To strike a new note among the present prolificacy of motoring books I have often thought that one on “Cars In Court” might be interesting, dealing as it could with all the many cases from the Red Flag and Brooklands Noise-Suit days to the present, including those legal affrays in which racing cars have been involved, with successful speed-limit defences thrown in for good measure. To date, however, I have not found the required co-author. However, if such a book is ever written it ought to contain a recent case in which Motor Sport came to the rescue.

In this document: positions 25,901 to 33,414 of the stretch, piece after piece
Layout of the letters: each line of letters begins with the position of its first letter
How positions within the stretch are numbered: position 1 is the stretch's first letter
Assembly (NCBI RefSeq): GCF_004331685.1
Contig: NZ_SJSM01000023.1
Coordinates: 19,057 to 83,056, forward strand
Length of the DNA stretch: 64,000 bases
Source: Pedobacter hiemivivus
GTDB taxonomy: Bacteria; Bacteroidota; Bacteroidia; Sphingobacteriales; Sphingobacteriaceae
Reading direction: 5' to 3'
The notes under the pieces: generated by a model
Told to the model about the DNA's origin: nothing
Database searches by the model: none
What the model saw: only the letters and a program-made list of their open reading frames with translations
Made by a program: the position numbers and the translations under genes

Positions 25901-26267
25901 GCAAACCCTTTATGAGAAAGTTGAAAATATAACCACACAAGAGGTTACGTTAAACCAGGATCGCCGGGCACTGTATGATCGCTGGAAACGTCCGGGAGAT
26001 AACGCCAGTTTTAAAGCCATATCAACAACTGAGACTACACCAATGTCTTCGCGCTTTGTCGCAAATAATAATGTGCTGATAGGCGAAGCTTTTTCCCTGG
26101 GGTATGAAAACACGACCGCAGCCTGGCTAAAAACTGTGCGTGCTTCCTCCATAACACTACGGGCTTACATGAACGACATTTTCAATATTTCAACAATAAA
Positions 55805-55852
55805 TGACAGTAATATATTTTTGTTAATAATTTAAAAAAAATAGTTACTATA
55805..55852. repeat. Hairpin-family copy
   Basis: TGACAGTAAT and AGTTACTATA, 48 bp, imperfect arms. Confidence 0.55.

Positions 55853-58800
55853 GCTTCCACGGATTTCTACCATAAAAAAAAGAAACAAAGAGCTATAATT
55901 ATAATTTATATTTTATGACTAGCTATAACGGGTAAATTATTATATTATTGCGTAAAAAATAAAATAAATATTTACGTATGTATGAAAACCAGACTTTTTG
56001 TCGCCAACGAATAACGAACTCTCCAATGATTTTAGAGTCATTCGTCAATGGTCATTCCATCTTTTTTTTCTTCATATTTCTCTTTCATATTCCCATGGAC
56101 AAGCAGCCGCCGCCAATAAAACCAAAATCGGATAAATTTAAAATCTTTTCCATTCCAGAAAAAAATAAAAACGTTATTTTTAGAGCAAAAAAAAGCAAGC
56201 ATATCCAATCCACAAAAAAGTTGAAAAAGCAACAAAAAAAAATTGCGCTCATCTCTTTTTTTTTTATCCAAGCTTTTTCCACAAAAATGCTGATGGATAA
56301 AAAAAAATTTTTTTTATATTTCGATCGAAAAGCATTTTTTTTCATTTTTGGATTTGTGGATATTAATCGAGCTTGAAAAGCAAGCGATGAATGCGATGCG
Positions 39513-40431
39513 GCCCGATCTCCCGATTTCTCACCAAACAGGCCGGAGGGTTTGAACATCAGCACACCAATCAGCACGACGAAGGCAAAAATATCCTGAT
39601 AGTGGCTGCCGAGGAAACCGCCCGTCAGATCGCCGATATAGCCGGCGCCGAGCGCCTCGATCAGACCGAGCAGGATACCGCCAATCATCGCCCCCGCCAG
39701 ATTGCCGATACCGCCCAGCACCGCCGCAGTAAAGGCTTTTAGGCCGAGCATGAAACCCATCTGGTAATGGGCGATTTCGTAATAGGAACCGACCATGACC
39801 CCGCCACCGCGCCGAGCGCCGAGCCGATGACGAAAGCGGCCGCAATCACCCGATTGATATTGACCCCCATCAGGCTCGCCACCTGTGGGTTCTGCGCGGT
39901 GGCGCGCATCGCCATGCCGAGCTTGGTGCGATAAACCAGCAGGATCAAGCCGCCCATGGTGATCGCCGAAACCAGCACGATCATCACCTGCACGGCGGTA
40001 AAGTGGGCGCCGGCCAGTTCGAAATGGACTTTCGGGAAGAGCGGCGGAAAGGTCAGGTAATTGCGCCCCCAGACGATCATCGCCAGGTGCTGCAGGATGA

Many of those who attended last year’s Brooklands Re-Union were delighted to see on view in the Paddock the ex-W. S. Bennett sports / racing Alta, albeit without its engine. Had the car’s admirers known that it never returned to the Black Motor Museum in Leeds, which had lent it, they would have been upset, although no blame attached to the Brooklands Society. To assist in trying to find this historic racing car the museum’s representatives placed an advertisement in Motor Sport. A Mr Davis Watson, described as a one-time racing driver and now an agent for historic-car sales, saw the advertisement and told the museum he had been approached by Grahame Fleming, Registrar of the Alta Club and formerly Hon Secretary to the Brooklands Society, and had agreed to buy the Alta from him at a provisional price of £6,000, of which £1,250 was his agent’s commission. The car was shipped, crated, to Australia, and we understand it is still there. Fleming, who had signed a receipt for the car, undertaking to insure it for £10,000 (which he never implemented), had told the police he had sold the Alta for scrap. In court Fleming’s story was that, having nowhere to store the car, he tried to contact the museum but, getting no reply (the Museum said it has a 24-hour answering service), he dumped the Alta on waste ground and then contacted Mr Watson. He was defended by Mr Michael Oliver and received an 18 months’ suspended prison sentence and a fine of £500. This seems hardly the way to deter car thieves and we recollect prison sentences being served on those who had taken cars for joy-riding, with no intention of selling them. It would be interesting to know if the money obtained by selling stolen property has to be made good, in addition to a fine? This is a sad case, as one would not expect a Club official to act in the way Fleming did, but it is certainly one for “Cars In Court”, should such a book ever be written. — W.B.